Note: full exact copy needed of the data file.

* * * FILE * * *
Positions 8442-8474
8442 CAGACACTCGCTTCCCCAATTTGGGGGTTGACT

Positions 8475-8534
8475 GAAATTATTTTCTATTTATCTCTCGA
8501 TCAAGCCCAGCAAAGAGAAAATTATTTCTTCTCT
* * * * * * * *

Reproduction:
Positions 8442-8474
8442 CAGACACTCGCTTCCCCAATTTGGGGGTTGACT

Positions 8475-8534
8475 GAAATTATTTTCTATTTATCTCTCGA
8501 TCAAGCCCAGCAAAGAGAAAATTATTTCTTCTCT